SportsPulse: USA TODAY Sports’ Steve DiMeglio dissects the historic course which last hosted the U.S. Open in 2004.
USA TODAY Sports
SOUTHAMPTON, N.Y. — Carnage didn’t run into traffic problems Thursday en route to Shinnecock Hills Golf Club and the 118th U.S. Open.
While bumper-to-bumper congestion on nearby thoroughfares irritated all within their vehicles, Shinnecock’s sunlit green boulevards caused plenty of irritation in the first round of the national championship.
Winds whipping off the Long Island Sound were stubborn and forceful from the first tee time to the last and turned the historic track into a test of survival instead of an assault on par. The expected winds, which reached 20 mph with gusts of 25 mph, prompted the U.S. Golf Association to alter the setup and pin locations before the round to try and limit the damage.
It’s hard to imagine how things could have been worse.
Tiger Woods started his round with a triple bogey and four-putted the 13th and shot 78. Jordan Spieth made triple on his second hole and added five bogeys and a double bogey en route to a 78. Rory McIlroy had a trio of double bogeys for the first time in major championship round and shot 80.
“I just didn’t get off to a good start,” Woods said. “I drove it good most of the day. I really did. I just didn’t do anything from there. I hit a lot of good iron shots, but they were conservative. And I just didn’t putt well.”
With many elevated greens featuring dangerous shaved-down runoffs at the mercy of the airstreams, tall, thick fescue rimming the holes, and slick putting surfaces awaiting on each hole, the par-70, 7,448-yard course played to an average just north of 76. When it was all over, only four players in the field of 156 broke par, including world No. 1 Dustin Johnson, who shot 69.
“I knew it was going to play difficult, but at a U.S. Open you want it to play difficult,” Johnson said. “Maybe not this difficult. But you have to play well to shoot a good score.”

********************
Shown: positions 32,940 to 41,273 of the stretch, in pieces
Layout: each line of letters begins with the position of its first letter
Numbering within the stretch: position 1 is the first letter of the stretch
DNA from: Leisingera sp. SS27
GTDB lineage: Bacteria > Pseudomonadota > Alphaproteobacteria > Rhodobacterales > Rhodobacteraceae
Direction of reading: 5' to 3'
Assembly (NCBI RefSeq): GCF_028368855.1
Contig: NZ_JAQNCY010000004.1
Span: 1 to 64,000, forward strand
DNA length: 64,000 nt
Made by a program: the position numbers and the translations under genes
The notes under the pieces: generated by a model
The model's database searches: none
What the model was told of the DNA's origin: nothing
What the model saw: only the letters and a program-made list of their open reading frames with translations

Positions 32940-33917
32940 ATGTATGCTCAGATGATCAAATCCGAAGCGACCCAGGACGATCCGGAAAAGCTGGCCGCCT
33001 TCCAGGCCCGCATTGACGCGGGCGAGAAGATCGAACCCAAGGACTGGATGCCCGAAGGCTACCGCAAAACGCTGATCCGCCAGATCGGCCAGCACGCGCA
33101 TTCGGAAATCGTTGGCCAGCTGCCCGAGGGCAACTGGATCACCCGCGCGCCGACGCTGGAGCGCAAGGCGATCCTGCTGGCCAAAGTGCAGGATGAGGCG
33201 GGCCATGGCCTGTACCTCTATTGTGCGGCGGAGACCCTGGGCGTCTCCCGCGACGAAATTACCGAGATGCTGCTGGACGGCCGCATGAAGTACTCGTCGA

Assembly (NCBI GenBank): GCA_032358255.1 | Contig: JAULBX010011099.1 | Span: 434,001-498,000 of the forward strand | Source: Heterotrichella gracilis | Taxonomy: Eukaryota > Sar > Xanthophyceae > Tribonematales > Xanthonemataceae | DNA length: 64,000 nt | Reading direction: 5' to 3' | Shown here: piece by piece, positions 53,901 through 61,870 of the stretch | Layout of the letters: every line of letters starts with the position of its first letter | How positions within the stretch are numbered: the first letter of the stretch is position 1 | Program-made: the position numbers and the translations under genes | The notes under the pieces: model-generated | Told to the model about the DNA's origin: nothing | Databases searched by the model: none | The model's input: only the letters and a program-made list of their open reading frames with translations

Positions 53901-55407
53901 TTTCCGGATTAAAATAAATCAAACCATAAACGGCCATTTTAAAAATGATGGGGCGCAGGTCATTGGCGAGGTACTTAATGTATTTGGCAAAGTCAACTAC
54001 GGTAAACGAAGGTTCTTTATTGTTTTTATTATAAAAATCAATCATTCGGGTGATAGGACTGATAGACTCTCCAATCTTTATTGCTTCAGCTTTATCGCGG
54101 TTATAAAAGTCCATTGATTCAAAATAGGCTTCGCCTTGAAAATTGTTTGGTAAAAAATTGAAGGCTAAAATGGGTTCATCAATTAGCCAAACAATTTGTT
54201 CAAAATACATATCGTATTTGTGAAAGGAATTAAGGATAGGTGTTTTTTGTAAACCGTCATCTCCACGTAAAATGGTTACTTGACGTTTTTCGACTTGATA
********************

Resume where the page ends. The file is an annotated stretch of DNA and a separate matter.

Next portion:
The mayhem was no more amplified than by the morning marquee group of Spieth, McIlroy and Phil Mickelson, winners of 12 majors among them.
Thirty minutes into his round, Spieth was 4-over after missing a three-footer for par on his first hole – the 10th – and making triple on the 11th when his bunker shot went over the green and his subsequent chip came back to his feet.
Meanwhile, McIlroy made two bogeys and two double bogeys in his first five holes and Mickelson bogeyed four of his six holes.
By the time the three reached the scoring trailer, Mickelson was the low man in the group with a 77 despite missing just one fairway in regulation.
Others in misery included Bryson DeChambeau with a 76, Bubba Watson with a 77 and Jason Day with a 79. Scott Gregory, the 2016 British Amateur champion, shot 92, which ties the highest score in this tournament since 1990.
Joining Johnson at 69 were Scott Piercy, Ian Poulter and Russell Henley.
Somehow, Piercy wound up in the red a day after wondering what was wrong with his game after an abbreviated practice round.
“I walked off the golf course after four holes because I was so frustrated with my preparation,” said Piercy, who added he lost five golf balls in four holes. “I didn’t really expect this this morning. Just kind of regrouped last night, tried to go back to a couple things that have worked throughout the year.
“I was able to kind of piece it together again.”
Poulter pieced together his 69 with a new attitude. He said he hasn’t enjoyed playing in many U.S. Opens ahead of this year, saying they left him feeling like his teeth were being pulled on every hole.
“I’m here to enjoy my golf this week, to play freely, to go out and just play golf,” Poulter said. “If I hit it in the rough, I hit it in the rough. I’m going to try and make par the hard way and just not get too bogged down with it.
“It’s difficult out there. It’s difficult for everyone. Today is just a good day, and I’ve got three tough days left.”
Sounds like everyone else does, too.